Synchronic evidence of a diachronic process: the grammaticalization of TENERE in Romance
Giulia Mazzola, Sara Sánchez de Molina-Santos, Luana Sorgini
(Leiden University & Università Ca' Foscari Venezia
Saturday (April 22nd), 14:15-15:15 (Poster presentation round)
Lipsius Hall

It has been observed that TENERE ‘to hold’ has substituted HABERE ‘to have’ as an auxiliary marker expressing tense, aspect or modality in Portuguese (Harre, 1991). Other Romance languages show TENERE in similar contexts. Based on this evidence, we presuppose that different Romance varieties would show synchronic stages of a diachronic process of grammaticalization.

Our study is a cross-linguistic comparative analysis of structures with TENERE, based on 11 Romance varieties. We have observed that two different grammaticalization clines are at work. Both originate from the lexical possessive source and their outcomes are expressed by two verbal periphrases: deontic construction (TENERE+ particle+ infinitive) and tense marker (TENERE+ past participle).

As for the latter, the data show that contentive and formal changes do not follow parallel paths, in line with previous grammaticalization studies (Hengeveld forthc., Hopper and Traugott 2003). In fact, both the anterior and hodiernal meanings take the form of an auxiliary verb followed by a past participle. Moreover, different varieties lay on different stages of the cline represented below, with Standard Italian, French and Romanian showing just stage 0, and Portuguese and Galician exhibiting stages III and IV. The diachronic path reflected by the synchronic data is represented below:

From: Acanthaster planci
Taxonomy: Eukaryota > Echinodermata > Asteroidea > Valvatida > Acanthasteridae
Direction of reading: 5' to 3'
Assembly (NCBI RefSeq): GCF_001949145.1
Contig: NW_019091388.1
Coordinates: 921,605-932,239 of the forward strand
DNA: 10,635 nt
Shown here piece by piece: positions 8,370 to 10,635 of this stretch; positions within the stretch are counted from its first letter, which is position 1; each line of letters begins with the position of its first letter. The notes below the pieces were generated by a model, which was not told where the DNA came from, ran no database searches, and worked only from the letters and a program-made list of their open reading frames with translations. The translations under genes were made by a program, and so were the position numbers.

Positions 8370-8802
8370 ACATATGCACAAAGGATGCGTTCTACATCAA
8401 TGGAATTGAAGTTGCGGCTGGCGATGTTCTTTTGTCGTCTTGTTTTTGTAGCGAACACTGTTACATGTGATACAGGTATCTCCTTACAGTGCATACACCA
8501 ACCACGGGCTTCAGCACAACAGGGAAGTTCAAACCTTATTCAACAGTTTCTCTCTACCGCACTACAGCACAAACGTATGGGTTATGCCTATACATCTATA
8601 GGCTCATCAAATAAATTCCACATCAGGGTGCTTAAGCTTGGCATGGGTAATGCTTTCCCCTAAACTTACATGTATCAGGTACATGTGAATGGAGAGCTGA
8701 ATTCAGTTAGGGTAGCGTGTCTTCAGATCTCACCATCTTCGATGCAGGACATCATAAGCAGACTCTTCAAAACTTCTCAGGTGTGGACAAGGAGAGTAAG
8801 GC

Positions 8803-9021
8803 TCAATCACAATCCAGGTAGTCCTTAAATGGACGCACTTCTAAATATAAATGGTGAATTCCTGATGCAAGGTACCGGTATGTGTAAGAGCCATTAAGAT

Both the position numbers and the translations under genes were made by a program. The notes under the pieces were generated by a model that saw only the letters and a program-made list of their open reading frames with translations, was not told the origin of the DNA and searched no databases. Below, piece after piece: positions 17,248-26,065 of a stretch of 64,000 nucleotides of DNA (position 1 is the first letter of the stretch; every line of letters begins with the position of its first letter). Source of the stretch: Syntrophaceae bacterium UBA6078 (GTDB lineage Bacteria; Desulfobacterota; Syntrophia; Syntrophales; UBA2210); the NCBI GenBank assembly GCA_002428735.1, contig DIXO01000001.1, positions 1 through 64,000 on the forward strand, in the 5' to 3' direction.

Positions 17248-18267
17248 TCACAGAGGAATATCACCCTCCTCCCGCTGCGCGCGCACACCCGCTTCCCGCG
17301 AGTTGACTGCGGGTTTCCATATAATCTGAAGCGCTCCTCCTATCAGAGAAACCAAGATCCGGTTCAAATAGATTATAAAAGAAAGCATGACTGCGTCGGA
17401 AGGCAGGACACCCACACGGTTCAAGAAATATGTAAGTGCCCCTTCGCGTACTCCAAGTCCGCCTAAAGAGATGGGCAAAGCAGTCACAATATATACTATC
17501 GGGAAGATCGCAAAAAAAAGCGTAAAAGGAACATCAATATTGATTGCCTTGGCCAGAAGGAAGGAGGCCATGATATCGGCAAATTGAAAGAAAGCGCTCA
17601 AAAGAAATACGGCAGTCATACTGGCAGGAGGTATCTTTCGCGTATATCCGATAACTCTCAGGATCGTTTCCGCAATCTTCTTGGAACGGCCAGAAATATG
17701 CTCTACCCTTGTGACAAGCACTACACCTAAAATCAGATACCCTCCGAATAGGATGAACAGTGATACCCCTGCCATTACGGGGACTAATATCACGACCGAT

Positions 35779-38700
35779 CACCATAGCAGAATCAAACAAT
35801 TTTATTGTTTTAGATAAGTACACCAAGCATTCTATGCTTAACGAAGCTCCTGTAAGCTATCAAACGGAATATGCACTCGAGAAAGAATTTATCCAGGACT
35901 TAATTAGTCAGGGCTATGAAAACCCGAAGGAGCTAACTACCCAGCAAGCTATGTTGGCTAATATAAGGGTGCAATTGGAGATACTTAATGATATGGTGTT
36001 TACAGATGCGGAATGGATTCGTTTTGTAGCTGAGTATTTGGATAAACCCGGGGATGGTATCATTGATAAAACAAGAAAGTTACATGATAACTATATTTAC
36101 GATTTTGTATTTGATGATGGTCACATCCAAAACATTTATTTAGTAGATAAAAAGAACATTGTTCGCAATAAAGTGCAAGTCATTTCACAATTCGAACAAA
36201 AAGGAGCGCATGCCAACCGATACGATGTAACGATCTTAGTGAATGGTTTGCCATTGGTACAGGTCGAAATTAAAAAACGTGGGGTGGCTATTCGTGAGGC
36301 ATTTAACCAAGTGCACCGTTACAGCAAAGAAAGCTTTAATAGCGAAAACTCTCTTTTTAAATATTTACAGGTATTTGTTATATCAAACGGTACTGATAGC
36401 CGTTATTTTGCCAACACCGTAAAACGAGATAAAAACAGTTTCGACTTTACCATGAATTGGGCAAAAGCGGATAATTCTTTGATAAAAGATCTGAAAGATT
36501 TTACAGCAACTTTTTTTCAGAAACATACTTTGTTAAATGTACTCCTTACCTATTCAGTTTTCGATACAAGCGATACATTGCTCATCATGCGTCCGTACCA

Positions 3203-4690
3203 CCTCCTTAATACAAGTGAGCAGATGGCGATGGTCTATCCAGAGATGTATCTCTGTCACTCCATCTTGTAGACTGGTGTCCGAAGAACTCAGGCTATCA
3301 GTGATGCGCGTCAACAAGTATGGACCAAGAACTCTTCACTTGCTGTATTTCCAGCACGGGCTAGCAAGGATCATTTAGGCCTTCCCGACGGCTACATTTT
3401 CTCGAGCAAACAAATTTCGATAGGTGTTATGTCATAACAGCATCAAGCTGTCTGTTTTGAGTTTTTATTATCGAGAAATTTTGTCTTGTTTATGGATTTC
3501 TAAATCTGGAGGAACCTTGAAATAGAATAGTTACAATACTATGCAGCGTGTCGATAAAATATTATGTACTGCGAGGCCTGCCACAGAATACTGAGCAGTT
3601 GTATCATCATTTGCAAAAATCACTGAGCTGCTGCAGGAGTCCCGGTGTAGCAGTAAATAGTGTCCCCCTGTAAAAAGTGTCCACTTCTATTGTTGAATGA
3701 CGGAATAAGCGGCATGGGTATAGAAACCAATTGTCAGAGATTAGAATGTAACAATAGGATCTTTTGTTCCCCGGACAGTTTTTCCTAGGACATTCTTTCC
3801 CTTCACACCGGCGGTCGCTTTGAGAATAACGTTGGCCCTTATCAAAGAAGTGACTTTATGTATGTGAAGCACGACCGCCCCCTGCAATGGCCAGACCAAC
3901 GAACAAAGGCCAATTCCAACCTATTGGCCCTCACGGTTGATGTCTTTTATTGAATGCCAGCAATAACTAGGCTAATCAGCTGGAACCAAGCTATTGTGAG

Stage 0: Lexical. Content: “to hold”;
Stage I: Lexical; possessive meaning; [VPTENERE [NP]];
Stage II: Aspectual marker; resultative; [VPTENERE [AP NP PartP]];
Stage III: Relative tense marker; anterior; [VPTENERE PartP([NP])];
Stage IV: Absolute tense marker; recent past; [VPTENERE PartP([NP])];

In conclusion, the synchronic data collected from our language sample show that different languages display synchronic stages of the diachronic development of TENERE as a marker of aspect or tense, although there is no geographical continuum.